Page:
There is no doubt that the West is consolidating. Suffice it to mention that Europe (Denmark) and Canada have the first land border in the Arctic in decades, thanks to the end of the decades-long “whiskey war” that was fought on a deserted Arctic Island. And if the West is consolidating, then it is only logical that the East must consolidate, too.
In the long run, this could lead to a more militaristic view of Arctic cooperation and one that bodes badly for climate and economic joint projects.
- Do you think that NATO will enter into a tougher struggle with China, especially at a time when Liz Truss, seen as China hawk, is elected as a prime minister in the UK? What will be the reflections of this struggle for the Arctic?
Liz Truss will have so many domestic problems on her plate that I sincerely doubt she will even have the chance to look at the map to double check where the Arctic is. Unless pressed externally by the Americans under the NATO banner, she will first and foremost need to deal with economic, societal and political turmoil in the UK. Focusing on the external at the expense of the internal issues would be foolhardy, and Liz Truss is surely well aware of this fact.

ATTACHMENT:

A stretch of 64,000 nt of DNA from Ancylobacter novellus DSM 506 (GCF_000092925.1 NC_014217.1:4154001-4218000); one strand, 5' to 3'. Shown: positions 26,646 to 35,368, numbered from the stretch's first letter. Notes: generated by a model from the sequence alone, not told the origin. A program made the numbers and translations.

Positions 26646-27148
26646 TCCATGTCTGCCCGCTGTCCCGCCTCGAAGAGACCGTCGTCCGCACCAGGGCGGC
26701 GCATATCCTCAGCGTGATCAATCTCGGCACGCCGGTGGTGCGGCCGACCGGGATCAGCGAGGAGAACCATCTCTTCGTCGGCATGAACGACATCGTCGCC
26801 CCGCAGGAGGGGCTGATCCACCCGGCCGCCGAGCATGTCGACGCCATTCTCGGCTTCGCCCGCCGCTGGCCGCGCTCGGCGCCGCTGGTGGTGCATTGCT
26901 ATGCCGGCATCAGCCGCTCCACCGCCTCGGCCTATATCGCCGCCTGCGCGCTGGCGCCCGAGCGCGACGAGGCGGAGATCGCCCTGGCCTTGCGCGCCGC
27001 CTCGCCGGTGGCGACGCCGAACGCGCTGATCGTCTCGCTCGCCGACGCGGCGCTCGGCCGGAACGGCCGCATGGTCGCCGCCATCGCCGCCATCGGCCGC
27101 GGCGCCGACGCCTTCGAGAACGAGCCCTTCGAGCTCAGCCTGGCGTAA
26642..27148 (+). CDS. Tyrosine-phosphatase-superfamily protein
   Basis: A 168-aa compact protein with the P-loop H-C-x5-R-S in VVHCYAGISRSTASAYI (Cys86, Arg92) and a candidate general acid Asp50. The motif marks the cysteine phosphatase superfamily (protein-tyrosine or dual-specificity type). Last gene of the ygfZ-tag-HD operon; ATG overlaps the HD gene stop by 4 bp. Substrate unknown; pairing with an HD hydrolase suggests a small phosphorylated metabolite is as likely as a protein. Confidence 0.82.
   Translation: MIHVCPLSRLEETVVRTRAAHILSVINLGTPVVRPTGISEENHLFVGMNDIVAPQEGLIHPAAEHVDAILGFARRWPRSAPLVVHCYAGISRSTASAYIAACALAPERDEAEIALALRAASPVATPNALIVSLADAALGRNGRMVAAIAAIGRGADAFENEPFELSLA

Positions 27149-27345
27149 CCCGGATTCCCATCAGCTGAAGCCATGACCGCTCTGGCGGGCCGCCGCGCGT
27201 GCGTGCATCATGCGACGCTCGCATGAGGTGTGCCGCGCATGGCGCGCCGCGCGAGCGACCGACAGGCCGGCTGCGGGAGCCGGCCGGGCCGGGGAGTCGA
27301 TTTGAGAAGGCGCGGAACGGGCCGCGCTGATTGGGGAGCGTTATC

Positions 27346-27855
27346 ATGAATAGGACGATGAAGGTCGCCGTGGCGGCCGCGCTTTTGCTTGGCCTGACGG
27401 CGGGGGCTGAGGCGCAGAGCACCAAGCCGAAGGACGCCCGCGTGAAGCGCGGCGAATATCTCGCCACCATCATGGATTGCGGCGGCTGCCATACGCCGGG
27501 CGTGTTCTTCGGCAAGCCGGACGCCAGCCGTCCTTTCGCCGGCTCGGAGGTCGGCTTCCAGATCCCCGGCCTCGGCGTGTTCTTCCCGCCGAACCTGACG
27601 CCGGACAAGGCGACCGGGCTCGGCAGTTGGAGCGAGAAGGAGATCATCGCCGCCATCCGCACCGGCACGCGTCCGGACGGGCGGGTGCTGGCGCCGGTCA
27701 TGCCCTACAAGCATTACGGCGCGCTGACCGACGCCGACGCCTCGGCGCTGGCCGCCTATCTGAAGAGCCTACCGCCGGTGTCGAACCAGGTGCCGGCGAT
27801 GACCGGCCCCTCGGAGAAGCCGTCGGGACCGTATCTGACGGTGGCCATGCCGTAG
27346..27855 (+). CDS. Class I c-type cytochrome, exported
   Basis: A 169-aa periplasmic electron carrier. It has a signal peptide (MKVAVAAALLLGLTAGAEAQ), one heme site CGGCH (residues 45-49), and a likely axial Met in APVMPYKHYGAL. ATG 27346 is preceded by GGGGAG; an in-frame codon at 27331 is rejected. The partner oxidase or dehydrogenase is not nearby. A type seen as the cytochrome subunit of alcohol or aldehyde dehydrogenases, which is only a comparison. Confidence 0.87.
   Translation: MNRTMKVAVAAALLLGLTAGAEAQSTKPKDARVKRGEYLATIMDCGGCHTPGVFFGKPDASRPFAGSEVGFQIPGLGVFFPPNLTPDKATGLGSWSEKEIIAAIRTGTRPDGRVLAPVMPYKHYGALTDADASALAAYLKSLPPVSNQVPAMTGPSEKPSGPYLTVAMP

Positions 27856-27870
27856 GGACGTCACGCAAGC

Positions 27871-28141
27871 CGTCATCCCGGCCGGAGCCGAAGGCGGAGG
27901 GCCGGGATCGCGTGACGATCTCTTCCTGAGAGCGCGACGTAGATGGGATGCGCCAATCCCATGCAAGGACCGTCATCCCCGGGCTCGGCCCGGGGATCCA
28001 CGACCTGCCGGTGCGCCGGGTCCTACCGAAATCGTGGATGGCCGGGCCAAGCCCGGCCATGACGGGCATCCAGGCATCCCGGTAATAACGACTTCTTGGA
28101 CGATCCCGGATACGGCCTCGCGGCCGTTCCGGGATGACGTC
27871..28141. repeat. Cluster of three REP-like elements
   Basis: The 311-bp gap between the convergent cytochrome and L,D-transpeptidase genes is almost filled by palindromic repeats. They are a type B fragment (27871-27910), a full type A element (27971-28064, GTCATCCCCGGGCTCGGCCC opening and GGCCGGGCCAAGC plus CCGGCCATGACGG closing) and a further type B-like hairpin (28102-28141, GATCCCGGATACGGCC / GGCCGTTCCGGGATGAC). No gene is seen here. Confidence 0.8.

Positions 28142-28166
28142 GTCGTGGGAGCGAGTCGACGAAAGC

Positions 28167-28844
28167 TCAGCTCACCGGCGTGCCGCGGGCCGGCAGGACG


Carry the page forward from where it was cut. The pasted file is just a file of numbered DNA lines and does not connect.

Monika Gabriela Bartoszewicz
Monika Gabriela Bartoszewicz has graduated with MA in International Relations from the University of Lodz (Poland) and MLitt in International Security Studies from St Andrews University (UK). Also in St. Andrews, she has completed her PhD and her doctoral thesis on Controversies of Conversions: Exploring the Potential Terrorist Threat of European Converts to Islam (2013).
She has carried out interdisciplinary research in Scotland, England, The Netherlands, Denmark, Kosovo and Poland. Dr. Bartoszewicz is an Associate Professor in Societal Security in Safety at the Arctic University of Norway. Dr. Bartoszewicz also serves as a European Commission expert, rapporteur and evaluator, expert of the Polish, Czech and Latvian institutions, and reviewer. She is also an associate member of the Centre for Security Research (CeSeR) in Edinburgh and a member of the British International Studies Association.